Antimicrobial resistance and future plastics

How has a gene for resistance evolved long before the antiseptic it's resistant to?
21 August 2019
Presented by Adam Murphy
Production by Adam Murphy.


Artists impression of bacteria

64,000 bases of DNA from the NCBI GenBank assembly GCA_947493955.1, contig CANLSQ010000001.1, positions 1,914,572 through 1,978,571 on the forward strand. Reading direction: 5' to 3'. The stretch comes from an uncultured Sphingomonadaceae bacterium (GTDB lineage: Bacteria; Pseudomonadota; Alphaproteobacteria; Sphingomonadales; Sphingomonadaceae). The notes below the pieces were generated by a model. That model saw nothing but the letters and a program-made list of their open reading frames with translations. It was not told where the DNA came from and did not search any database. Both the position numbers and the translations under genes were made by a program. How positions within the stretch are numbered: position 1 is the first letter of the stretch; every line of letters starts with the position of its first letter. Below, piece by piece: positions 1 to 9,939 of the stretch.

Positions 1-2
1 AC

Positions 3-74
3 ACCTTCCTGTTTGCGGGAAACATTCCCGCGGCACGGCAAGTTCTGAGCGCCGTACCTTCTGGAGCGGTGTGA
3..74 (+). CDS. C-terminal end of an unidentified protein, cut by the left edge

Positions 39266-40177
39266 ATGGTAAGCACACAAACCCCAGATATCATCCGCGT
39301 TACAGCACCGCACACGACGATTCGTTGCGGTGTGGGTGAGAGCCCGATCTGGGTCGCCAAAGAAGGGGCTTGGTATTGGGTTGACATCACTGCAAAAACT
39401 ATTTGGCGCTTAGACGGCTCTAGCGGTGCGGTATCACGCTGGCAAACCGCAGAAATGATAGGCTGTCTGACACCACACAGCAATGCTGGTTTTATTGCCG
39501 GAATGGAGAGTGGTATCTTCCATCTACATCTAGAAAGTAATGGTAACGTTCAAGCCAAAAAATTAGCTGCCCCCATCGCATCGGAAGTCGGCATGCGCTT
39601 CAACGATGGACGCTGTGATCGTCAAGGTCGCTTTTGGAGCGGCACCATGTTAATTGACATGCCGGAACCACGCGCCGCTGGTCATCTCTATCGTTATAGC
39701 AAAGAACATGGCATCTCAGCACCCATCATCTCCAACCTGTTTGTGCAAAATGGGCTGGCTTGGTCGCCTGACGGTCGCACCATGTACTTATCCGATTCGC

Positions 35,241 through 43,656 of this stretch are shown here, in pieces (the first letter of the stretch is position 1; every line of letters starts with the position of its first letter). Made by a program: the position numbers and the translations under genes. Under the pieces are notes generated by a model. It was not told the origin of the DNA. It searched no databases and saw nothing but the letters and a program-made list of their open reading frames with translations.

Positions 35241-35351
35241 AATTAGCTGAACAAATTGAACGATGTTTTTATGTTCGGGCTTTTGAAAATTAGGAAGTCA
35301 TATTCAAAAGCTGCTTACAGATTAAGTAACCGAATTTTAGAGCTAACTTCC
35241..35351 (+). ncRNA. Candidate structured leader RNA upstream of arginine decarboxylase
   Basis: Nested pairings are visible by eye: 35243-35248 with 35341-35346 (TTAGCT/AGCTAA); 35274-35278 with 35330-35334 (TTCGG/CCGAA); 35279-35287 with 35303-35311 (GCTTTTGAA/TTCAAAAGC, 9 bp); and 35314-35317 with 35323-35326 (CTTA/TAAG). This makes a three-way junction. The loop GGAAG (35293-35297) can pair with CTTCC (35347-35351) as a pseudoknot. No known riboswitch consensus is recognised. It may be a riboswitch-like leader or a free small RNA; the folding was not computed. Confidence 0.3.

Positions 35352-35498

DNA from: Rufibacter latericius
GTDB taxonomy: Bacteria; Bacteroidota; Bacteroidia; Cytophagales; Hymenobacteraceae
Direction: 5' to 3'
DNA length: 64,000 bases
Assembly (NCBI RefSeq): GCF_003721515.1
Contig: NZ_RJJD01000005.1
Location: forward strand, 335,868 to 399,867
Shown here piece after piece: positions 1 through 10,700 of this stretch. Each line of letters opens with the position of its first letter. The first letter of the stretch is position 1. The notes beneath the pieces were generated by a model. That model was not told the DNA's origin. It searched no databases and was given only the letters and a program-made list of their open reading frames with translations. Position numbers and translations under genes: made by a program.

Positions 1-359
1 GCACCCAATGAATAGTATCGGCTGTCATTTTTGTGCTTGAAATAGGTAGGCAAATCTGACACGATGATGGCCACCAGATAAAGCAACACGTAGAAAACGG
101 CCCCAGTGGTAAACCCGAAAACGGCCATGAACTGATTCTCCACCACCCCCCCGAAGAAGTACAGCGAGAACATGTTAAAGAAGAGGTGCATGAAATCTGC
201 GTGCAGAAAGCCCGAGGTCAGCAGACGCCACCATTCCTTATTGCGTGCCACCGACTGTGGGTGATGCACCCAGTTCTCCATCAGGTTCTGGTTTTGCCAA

Bacteria are becoming increasingly resistant to many of the agents we use to deal with them, including antiseptics. The bacterium Acinetobacter baumannii is one example and causes hard to treat skin, chest, and urine infections in hospitals. Now, a team at the University of Newcastle, Australia have discovered a gene that renders Acinetobacter resistant to the chemical chlorhexidine that’s used in hand disinfectants. But the gene evolved long before the antiseptic was invented, so what was it doing previously? As well as finding out, Adam Murphy also heard from lead author Karl Hassan how the discovery could help us to make more environmentally-friendly forms of plastic. 


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